Samuel M.H. 's technological blog

Monday, January 25, 2016

W02 - Chi-Square Test of Independence


W02 - Chi-Square Test of Independence


Run a Chi-Square Test of Independence.

You will need to analyze and interpret post hoc paired comparisons in instances where your original statistical test was significant, and you were examining more than two groups (i.e. more than two levels of a categorical, explanatory variable).

Note: although it is possible to run large Chi-Square tables (e.g. 5 x 5, 4 x 6, etc.), the test is really only interpretable when your response variable has only 2 levels (see Graphing decisions flow chart in Bivariate Graphing chapter).


In [2]:
%matplotlib inline

import pandas
import numpy
import scipy.stats
import seaborn
import matplotlib.pyplot as plt

data = pandas.read_csv('../datasets/NESARC/nesarc_pds.csv', low_memory=False)

Test of independence - $\chi^2$

I am testing if the race (explanatory variable - signal ETHRACE2A) is related to have had problems with a neighbor, friend or relative in the last twelve months (response variable - signal S1Q239).

In [3]:
df1 = pandas.DataFrame()
problems = {1:'Y',2:'N'}
df1['PROBLEMS'] = data['S1Q239'].replace(9, numpy.nan).map(problems)
races = {1:'white',2:'black',3:'indian(US)',4:'asian',5:'latino'}
df1['RACE'] = data['ETHRACE2A'].map(races)
df1 = df1.dropna()
In [4]:
#Contingency table, observations
ct1 = pandas.crosstab(df1['PROBLEMS'],df1['RACE'])
print ct1
RACE      asian  black  indian(US)  latino  white
N          1277   7711         618    7846  22855
Y            46    447          79     399   1449

In [5]:
colsum = ct1.sum(axis=0)
colpct = ct1/colsum
print (colpct)
RACE         asian     black  indian(US)    latino    white
N         0.965231  0.945207    0.886657  0.951607  0.94038
Y         0.034769  0.054793    0.113343  0.048393  0.05962

NOTE: summed by column (explanatory variable) because I want to know how the problems rate vary on different groups.

In [6]:
# chi-square test
cs1 = scipy.stats.chi2_contingency(ct1)
print("X² Value = {0}".format(cs1[0]))
print("p-value = {0}".format(cs1[1]))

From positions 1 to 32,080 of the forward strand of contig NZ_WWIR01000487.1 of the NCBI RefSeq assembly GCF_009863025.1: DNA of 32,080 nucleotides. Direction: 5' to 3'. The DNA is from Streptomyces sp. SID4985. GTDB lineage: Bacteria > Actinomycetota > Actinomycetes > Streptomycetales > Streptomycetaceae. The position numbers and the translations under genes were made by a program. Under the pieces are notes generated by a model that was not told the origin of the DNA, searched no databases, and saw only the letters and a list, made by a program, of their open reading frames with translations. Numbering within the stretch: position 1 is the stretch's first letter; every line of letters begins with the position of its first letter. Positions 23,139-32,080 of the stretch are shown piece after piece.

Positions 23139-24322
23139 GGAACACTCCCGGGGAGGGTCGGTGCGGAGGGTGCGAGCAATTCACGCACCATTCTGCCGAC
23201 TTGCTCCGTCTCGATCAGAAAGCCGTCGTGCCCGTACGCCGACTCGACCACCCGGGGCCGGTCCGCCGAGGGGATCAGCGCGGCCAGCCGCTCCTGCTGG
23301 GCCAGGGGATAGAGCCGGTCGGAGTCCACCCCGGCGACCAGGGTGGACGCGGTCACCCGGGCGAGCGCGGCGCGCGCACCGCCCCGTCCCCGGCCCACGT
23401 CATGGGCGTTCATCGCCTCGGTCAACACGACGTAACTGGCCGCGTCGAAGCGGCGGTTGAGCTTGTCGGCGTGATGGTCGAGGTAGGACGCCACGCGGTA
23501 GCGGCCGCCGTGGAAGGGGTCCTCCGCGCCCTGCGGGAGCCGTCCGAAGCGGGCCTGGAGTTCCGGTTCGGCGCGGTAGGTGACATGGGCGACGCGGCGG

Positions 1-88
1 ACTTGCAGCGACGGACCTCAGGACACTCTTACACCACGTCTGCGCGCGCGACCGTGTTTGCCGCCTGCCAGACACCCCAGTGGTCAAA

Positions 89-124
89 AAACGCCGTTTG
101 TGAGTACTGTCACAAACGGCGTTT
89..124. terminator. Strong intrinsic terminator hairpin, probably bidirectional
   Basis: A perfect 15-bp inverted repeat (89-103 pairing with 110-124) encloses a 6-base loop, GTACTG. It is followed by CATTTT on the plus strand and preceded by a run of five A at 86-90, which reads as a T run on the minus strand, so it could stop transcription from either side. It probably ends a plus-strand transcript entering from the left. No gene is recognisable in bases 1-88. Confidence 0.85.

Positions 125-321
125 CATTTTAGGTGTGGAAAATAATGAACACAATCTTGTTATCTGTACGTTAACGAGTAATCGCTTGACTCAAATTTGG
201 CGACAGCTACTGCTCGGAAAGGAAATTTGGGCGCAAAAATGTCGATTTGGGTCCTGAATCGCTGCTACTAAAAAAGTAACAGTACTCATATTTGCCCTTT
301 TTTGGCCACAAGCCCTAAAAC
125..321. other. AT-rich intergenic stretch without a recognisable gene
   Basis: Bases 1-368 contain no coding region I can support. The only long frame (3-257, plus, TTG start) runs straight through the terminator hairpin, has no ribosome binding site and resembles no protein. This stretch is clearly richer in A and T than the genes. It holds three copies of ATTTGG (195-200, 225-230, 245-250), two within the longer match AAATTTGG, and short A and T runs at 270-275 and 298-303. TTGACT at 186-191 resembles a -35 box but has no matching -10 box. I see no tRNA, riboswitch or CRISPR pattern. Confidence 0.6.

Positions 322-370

X² Value = 68.8411951763
p-value = 3.98639461627e-14

The $\chi^2$ test of indepence gives a p-value lesser than 0.05, so the race and having problems are significantly associated.

Not all problem rates are equal across race categories.

Post hoc test - Bonferroni Adjustment

  • Number of categories: 5
  • Number of comparisons: $\binom{5}{2} = 10$
  • Adjusted p-value: $\frac{p-value}{number of comparisons} = \frac{0.05}{10} = 0.005$
In [37]:
from itertools import combinations
comparison_pairs = list(combinations(races.values(),2))
ap_val = 0.05/len(comparison_pairs) #Adjusted p-value

for (v1,v2) in comparison_pairs:
    df2 = df1[(df1['RACE']==v1) | (df1['RACE']==v2)]
    ct2 = pandas.crosstab(df2['PROBLEMS'],df2['RACE'])
    cs2 = scipy.stats.chi2_contingency(ct2)
    print("PAIR: {0}-{1}".format(v1,v2,cs2[1],cs2[1]<0.05))
    print("\t p-value: {0}".format(cs2[1]))
    print("\t Reject: {0}".format(cs2[1]<ap_val))
PAIR: white-black
  p-value: 0.113799397668
  Reject: False
PAIR: white-indian(US)
  p-value: 8.5313833522e-09
  Reject: True
PAIR: white-asian
  p-value: 0.000219535658413
  Reject: True
PAIR: white-latino
  p-value: 0.000157439063204
  Reject: True
PAIR: black-indian(US)
  p-value: 5.88958554652e-10
  Reject: True
PAIR: black-asian
  p-value: 0.00291931342441
  Reject: True
PAIR: black-latino
  p-value: 0.0691126102707
  Reject: False
PAIR: indian(US)-asian
  p-value: 6.39541615117e-12
  Reject: True
PAIR: indian(US)-latino
  p-value: 4.7511807716e-13
  Reject: True
PAIR: asian-latino
  p-value: 0.0345111728606
  Reject: False

The following matrix shows with an "x" when the null hypothesis $H_0$ can be rejected and the variables are not independent.

B -
I x x
A x x x
L x - x -

The letter stands for the first letter of the race, i.e. W-> white, A->asian

No comments:

Post a Comment

Copyright © Samuel M.H. All rights reserved. Powered by Blogger.